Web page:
Kashmiri reporters barred from Republic Day of India event in Srinagar
Reporters Without Borders (RSF) condemns the exclusion of a dozen of accredited Kashmiri reporters from covering a Republic Day of India function in Srinagar, the capital of Indian-administered Kashmir, on 26 January. Barring these reporters was a serious press freedom violation, RSF said.
Security officials cited “adverse reports” as grounds for preventing the journalists from entering Sher-i-Kashmir stadium, the site of the event, although they were duly accredited by the Jammu and Kashmir state authorities. No additional explanation was provided. One of India’s three national holidays, Republic Day of India marks the day that India’s constitution took effect in 1950.
Those barred included Agence France-Presse reporter Tausseef Mustafa, who told RSF: “I have attended dozens of such function without ever being barred before. All I can say is the security agencies are not letting us discharge our professional duties as journalists anymore.”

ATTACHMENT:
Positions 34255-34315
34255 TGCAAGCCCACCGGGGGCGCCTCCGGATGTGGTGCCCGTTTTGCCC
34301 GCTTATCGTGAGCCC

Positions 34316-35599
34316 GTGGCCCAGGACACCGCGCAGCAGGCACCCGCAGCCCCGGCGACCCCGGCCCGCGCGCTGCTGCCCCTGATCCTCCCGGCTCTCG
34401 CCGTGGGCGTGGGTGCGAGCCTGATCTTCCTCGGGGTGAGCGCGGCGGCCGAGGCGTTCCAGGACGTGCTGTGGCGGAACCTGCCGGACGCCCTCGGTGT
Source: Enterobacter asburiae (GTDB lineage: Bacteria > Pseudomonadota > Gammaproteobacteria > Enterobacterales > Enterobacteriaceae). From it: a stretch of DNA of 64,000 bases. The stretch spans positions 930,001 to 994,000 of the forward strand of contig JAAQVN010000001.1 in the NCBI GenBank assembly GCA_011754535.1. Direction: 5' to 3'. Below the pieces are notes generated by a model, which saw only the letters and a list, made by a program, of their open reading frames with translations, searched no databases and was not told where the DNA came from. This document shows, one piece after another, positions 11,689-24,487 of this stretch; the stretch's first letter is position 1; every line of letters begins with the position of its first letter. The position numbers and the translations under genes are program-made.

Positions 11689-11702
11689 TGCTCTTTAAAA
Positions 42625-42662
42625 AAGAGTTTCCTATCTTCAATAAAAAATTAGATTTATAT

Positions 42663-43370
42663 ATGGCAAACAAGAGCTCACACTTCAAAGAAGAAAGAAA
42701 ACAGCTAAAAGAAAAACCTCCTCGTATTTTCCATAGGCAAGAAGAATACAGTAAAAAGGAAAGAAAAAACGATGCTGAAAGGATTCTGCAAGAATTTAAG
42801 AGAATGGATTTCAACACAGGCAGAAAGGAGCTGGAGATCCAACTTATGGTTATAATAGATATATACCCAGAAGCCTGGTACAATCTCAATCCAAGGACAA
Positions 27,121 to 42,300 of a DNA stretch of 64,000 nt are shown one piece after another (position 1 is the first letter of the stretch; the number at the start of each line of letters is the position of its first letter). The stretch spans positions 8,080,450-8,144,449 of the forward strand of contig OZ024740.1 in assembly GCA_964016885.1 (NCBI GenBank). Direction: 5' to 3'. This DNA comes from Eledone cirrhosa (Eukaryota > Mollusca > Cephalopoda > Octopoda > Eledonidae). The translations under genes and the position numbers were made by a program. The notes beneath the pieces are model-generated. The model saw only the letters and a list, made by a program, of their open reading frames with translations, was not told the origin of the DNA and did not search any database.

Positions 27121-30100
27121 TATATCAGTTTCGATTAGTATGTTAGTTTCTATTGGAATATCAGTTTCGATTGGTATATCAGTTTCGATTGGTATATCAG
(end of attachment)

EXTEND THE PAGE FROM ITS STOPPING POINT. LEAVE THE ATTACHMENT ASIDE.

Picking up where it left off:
“This blatant press freedom violation is all the more shocking because it concerns a key Republic of India event involving the rule of law,” said Daniel Bastard, the head of RSF’s Asia-Pacific desk.
“This police-imposed ban has all the hallmarks of a measure designed to intimidate journalists who do not toe the Indian government line and are therefore being blacklisted. We urge the Jammu and Kashmir state authorities to shed light on this unacceptable decision and to end the surge in abuses affecting journalists in the Kashmir Valley.”
Some of the barred journalists work for international media such as Yusuf Jameel, Mehraj ud Din and Umer Mehraj of the Associated Press and Danish Ismail of Reuters. Others cover Kashmir for the Indian media such as Bilal Bhat of the Asian News International news agency and Ashraf Wani of Aaj Tak TV. And some work for regional outlets such as Habib Naqash and Amaan Farooq of the Greater Kashmir newspaper.
The Indian security services have been stepping up press freedom violations of late in Kashmir. As reported by RSF, police deliberately fired shotgun pellets at reporters last week, injuring four of them. Kashmir Narrator journalist Aasif Sultan has been held for more than five months on completely specious grounds. Shujaat Bukhari, the editor of the leading newspaper Rising Kashmir, was gunned down in Srinagar in June.
The plight of Kashmir’s journalists is one of the many reasons why India is ranked no better than 138th out of 180 countries in RSF’s 2018 World Press Freedom Index.